Using the Odum Energy Analysis on the Dan Taylor Family Farm

Dan Taylor's Family Farm goes through an energy analysis to determine its self-suffiency, and the results shown here are quite interesting.

| March/April 1978


The energy analysis revealed that oxen on the Taylor farm do just as much work as the Taylor family themselves.


As you may recall, one of the judges of MOTHER EARTH NEWS' Self-Sufficient Food Competition was Dr. Howard T. Odum. And for good reason. Dr. Odum — besides being the kind of good-humored, dynamic guy you just love to have around — has been Professor of Ecology at the University of North Carolina, Chief Scientist for the Puerto Rico Nuclear Center and Director of the Institute for Marine Science of the University of Texas at Port Aransas. He's also a well-known author of articles and books on energy and the environment and is currently Director of the Center for Wetlands and a Graduate Research Professor at the University of Florida in Gainesville. 

Dr. Odum rocked the environmental field in the early '70s when — at the request of the Royal Swedish Academy of Science — he produced Energy, Ecology, and Economics. This paper outlined the interrelationships of man, his use of energy and the probable future of the planet in far more understandable terms than they'd ever been outlined before. Much of the excellent work now being done by Amory Lovins and other environmentalists would not be getting done — or would be far more difficult to accomplish — if that landmark paper had never been written.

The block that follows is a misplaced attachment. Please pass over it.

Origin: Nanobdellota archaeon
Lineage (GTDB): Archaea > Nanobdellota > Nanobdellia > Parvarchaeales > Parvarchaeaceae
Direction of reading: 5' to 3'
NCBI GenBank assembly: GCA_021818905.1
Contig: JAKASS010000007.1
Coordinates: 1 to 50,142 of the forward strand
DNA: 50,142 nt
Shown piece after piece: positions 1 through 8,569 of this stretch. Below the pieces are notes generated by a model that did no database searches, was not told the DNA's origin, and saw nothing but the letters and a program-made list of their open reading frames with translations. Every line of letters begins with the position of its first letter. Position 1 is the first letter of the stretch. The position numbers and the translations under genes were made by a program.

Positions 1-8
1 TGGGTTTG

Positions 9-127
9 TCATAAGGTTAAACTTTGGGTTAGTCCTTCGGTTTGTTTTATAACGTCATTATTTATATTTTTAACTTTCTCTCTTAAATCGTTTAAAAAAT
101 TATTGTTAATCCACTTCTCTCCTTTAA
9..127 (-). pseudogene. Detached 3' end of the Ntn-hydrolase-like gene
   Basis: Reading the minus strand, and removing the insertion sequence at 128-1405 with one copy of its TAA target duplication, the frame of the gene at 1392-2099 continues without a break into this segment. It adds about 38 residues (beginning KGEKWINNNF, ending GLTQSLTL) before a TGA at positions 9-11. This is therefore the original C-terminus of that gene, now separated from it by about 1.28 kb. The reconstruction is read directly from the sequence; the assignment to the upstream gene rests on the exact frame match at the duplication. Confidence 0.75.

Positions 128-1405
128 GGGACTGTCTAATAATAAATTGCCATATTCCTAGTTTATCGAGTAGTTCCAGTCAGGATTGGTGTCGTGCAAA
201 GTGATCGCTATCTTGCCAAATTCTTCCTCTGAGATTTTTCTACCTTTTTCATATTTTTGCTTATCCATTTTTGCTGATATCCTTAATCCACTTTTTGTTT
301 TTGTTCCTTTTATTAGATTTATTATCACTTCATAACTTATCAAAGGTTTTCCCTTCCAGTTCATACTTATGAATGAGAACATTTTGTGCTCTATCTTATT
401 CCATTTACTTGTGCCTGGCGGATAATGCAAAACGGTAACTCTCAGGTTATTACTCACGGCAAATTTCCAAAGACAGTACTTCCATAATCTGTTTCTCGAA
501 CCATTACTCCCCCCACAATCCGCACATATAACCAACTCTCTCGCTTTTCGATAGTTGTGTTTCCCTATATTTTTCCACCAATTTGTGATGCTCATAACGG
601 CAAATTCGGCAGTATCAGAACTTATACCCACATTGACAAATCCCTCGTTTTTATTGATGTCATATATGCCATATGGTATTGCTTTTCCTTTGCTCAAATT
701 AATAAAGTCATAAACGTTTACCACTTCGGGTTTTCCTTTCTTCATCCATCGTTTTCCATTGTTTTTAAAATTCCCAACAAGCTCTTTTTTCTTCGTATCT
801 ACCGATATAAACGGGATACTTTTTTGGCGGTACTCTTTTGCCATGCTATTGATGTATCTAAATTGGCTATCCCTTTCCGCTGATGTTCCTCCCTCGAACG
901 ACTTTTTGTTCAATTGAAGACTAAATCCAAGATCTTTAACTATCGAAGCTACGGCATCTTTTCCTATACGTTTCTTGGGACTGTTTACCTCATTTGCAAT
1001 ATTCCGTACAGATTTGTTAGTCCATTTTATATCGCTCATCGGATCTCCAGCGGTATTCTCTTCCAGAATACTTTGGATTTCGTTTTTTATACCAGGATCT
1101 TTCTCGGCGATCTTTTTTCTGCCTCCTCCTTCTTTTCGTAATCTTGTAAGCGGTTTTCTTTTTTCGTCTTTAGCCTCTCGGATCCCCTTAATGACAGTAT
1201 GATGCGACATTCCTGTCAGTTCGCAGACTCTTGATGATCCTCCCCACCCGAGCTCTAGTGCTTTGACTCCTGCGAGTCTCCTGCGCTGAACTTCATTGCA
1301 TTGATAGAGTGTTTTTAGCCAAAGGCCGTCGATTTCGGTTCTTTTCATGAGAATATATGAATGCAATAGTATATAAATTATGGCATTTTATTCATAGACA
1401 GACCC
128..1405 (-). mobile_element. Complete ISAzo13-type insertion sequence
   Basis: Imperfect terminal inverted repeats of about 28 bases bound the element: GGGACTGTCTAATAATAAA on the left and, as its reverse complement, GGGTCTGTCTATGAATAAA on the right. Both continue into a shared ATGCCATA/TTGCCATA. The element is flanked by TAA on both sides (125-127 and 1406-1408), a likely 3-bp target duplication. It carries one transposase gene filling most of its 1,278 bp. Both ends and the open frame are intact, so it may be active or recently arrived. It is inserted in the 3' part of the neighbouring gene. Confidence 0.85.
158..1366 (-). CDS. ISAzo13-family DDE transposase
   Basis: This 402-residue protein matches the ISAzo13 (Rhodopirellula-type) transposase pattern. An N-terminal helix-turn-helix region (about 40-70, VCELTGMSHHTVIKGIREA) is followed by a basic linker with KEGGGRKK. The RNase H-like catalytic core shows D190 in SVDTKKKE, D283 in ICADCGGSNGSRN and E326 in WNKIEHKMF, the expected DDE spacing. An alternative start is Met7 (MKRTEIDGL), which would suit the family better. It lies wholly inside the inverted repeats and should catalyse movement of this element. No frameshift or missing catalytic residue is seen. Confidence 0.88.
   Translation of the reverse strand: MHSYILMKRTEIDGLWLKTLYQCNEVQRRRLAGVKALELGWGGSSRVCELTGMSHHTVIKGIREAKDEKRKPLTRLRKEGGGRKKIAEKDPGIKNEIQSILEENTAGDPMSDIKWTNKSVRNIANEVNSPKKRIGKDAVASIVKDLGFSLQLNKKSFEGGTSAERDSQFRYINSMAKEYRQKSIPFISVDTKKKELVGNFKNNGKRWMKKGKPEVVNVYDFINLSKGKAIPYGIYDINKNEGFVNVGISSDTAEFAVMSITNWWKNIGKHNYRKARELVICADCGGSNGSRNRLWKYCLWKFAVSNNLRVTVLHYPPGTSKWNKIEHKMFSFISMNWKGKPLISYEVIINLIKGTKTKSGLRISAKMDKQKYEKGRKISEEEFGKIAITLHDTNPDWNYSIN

We considered ourselves quite fortunate, then, when Dr. Odum agreed to help judge MOTHER EARTH NEWS' Food Self-Sufficiency Competition. And we felt even more fortunate when he suggested that one of his students might be interested in running the contest's winning entry through the now-famous Odum Energy Analysis for us. And that's exactly what Mike Burnett, whose specialty is alternative agriculture, has done, and here's Mike's report. — MOTHER

The Energy Game of the World

As MOTHER EARTH NEWS' readers are well aware, the old ground rules of the world's energy game — ridiculously low prices for petroleum, unlimited supplies of natural gas, etc. — have been drastically changed during the past few years. It is very probable that things like the Arab oil embargo and the early-1977 fuel crisis during an unexpectedly cold winter are only the first signs of the far more serious energy concerns that lie ahead.

For this reason, every segment of our society is now being closely examined by the government, special interest groups, environmentalists and just plain concerned citizens. The questions being asked are: "Can this area of human activity function on less energy?" "Can it function on less energy if we somewhat restructure the activity?" "If we do the activity in a completely different way?" "Can we do this job with a different form of energy?" "Can we do away with this job altogether?"

dairy goat


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